A young wife worries about her husband and their sex life, even though there doesn’t actually seem to be anything wrong.
I liked reading this story and I was completely involved but the ending (which is not actually the ending – see next story) sucked a bit. I wanted to know her epiphany and was completely ruined by the way the story just stopped in the middle. Which can be seen as a good sign (as I was so involved that I cared about it at all) but the end just frustrated me.

Adult World (II)

This is the outline of the second part of the story before it.
I’m torn about this one. On the one hand I got the closure I missed from Adult World (I) and it was really interesting to see how detailed DFW’s outlines are. On the other hand I just wish that he had actually written the story. (And then also included the outline for comparison.) As is there remains a certain amount of dissatisfaction.

The Devil Is a Busy Man

This – much like the first story with the same title – was rather meh. It’s nice, but really not wow.

Church Not Made with Hands

The story of a painter and his wife and their young, sick daughter.
This story blew me away. The prose is almost lyrical and I’m not sure I understood everything, but it was made of pure beauty. I aboslutely fell in love with the way he uses colors. Like

A dead Cezanne does this August sunrise in any-angled smears of clouded red, a blue that darkles.

Yet Another Example of the Porousness of Certain Borders (VI)

This is another short piece and by now I’ve realized tat I just need his stories to be a little longer to really love them. This one is another example – there’s nothing wrong with it, but it just isn’t enough.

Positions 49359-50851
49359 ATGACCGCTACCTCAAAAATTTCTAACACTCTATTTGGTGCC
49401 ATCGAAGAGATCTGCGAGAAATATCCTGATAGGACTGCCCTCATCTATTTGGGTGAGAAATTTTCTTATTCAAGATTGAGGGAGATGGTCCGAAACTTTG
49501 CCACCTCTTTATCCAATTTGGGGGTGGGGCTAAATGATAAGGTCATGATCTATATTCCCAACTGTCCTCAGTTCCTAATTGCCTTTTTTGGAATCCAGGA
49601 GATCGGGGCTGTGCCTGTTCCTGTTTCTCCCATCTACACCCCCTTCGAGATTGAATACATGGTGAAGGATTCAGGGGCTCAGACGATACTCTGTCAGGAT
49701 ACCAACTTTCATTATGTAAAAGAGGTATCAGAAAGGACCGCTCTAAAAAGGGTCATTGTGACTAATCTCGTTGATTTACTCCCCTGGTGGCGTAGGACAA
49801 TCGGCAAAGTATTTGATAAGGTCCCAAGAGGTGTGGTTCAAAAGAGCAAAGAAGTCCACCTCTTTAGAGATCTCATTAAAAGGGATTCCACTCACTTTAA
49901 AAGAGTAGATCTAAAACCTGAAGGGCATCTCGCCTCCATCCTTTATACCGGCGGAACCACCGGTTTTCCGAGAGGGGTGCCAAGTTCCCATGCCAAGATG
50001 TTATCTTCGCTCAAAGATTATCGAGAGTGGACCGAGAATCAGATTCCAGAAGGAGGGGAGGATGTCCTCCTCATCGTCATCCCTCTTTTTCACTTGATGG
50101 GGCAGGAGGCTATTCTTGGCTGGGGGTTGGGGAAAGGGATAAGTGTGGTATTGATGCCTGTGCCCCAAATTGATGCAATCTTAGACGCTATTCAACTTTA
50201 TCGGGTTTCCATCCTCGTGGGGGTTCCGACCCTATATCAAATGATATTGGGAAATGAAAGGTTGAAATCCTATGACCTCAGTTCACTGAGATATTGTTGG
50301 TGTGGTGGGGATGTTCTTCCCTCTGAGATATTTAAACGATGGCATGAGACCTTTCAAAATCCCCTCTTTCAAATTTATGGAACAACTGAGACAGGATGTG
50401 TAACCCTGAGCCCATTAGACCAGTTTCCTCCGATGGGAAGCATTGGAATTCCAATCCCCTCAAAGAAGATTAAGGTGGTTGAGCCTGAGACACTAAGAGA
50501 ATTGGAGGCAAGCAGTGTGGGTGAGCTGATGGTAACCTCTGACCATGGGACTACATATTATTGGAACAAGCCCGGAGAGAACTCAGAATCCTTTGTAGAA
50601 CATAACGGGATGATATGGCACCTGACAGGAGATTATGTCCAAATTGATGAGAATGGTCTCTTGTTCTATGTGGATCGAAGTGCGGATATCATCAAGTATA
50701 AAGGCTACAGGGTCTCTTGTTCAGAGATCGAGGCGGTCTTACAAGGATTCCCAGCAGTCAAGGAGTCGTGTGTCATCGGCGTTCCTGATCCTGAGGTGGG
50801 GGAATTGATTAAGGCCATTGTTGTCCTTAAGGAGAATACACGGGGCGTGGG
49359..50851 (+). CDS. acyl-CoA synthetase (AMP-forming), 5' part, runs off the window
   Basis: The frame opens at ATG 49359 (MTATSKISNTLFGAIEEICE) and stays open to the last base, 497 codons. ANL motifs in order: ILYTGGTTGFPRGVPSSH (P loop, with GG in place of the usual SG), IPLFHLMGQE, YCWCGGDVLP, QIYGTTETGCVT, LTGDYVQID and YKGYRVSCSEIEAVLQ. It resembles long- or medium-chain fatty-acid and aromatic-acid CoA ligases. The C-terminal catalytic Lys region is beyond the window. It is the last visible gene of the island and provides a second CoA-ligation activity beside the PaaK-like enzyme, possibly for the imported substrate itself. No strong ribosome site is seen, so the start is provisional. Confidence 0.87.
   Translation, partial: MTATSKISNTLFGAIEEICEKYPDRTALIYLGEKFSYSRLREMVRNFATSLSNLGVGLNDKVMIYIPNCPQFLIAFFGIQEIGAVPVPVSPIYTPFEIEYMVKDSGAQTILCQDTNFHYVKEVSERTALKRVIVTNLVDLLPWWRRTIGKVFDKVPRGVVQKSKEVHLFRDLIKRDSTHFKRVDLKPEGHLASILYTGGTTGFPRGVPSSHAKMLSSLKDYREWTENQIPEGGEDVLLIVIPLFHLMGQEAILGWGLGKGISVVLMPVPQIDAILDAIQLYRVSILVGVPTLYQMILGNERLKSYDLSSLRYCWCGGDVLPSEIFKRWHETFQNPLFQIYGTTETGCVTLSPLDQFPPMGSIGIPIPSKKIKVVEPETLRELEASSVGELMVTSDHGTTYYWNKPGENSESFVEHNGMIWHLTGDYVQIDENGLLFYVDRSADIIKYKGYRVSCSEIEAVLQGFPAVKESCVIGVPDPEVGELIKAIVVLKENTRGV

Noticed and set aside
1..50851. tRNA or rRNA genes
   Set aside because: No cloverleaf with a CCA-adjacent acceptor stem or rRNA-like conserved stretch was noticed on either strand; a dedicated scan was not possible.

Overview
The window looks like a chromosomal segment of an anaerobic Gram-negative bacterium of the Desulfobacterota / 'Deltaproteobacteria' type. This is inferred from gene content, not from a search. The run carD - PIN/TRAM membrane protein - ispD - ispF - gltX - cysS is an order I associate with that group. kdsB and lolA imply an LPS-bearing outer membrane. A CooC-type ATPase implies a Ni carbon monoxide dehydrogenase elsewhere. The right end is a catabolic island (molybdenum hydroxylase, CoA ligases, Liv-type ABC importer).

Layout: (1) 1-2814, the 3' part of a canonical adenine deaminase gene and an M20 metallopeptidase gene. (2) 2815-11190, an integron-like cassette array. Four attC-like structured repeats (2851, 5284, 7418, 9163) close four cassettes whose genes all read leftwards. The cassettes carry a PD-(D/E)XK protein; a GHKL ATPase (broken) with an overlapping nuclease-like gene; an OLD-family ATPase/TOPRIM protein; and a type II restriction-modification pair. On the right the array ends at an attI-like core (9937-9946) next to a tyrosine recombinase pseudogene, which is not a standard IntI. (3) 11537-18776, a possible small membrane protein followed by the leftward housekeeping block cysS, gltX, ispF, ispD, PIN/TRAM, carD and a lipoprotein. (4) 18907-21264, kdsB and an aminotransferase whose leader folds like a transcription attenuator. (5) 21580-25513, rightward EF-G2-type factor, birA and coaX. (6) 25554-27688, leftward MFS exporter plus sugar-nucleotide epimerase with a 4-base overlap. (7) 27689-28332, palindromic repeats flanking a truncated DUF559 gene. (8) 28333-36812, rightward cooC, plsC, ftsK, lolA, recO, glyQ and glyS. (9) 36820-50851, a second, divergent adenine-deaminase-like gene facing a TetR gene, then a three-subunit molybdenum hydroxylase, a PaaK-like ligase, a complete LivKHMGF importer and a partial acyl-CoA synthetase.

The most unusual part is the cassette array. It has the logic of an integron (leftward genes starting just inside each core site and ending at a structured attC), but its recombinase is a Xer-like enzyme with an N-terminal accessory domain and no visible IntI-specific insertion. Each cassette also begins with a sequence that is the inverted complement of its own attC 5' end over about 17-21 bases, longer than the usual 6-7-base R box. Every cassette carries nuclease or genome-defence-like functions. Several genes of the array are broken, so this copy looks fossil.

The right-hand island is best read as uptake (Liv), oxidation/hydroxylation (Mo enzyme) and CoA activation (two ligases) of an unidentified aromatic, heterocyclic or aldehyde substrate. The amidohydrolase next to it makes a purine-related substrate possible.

Brief Interviews with Hideous Men

This might be my favorite collection of interviews. Especially the interview with the two guys about what women want. That man really knows how to construct an argument. It’s not that I agree with them – not at all, in fact – but I would really like to discuss this with them. The way they smartly say so many things I think are completely stupid – it would be a challenge to argue with them. Mentally discussing this with them was absolutely exhilarating.
The other interviews were also nice, especially the Bewitched thing was fun, but nothing was as inspiring as that last interview.

Tri-Stan: I Sold Sissee Nar to Ecko

A play on the Narcissus myth, set in modern LA. The TV producer Agon M. Nar basically grooms his daughter Sissee to be the most beautiful actress ever.
This story is a bit uneven. Sometimes it is really funny, sometimes it’s exasperating to read. The satire part of it may already be a little tired (it is from the 90s after all), but it does have a good sense of humor. Sometimes I just missed the correct frame of reference and a dictionary. (His vocabulary is amazing.)

On His Deathbed, Holding Your Hand, the Acclaimed New Young Off-Broadway Playwright’s Father Begs a Boon

A dying father talks about the relationship he’s had with his son, who he hated with a passion for taking away his wife.
That story (or scene from a play, actually) really did not work for me. I hurried through it just to get it over with. I just had zero empathy  or understanding for that old cranky dude.

Suicide as a Sort of Present

A look at how a mother’s relationship with her own mother translates to the raltionship with her child (in a pretty bad way).
This one I liked. Not “whoa how awesome” loved it, but liked.

Brief Interviews with Hideous Men

That was the weakest batch of interviews. It felt too long and just didn’t catch my interest. It’s a pity, especially because I loved the other interests so much.

Yet Another Example of the Porousness of Certain Borders (XXIV)

The collection kind of fizzled out with this story. It was just meh. I would have wished for a cooler ending.

Summarising: An interesting, strong collection that is definitely worth a read.


3 thoughts on “Brief Interviews with Hideous Men (David Foster Wallace)

  1. Pingback: Böse Buben / Fiese Männer (Bad Boys / Hideous Men) « Stuff

  2. Pingback: Brief Interviews with Hideous Men (2009) | kalafudra's Stuff

  3. Pingback: The End of the Tour (2015) | kalafudra's Stuff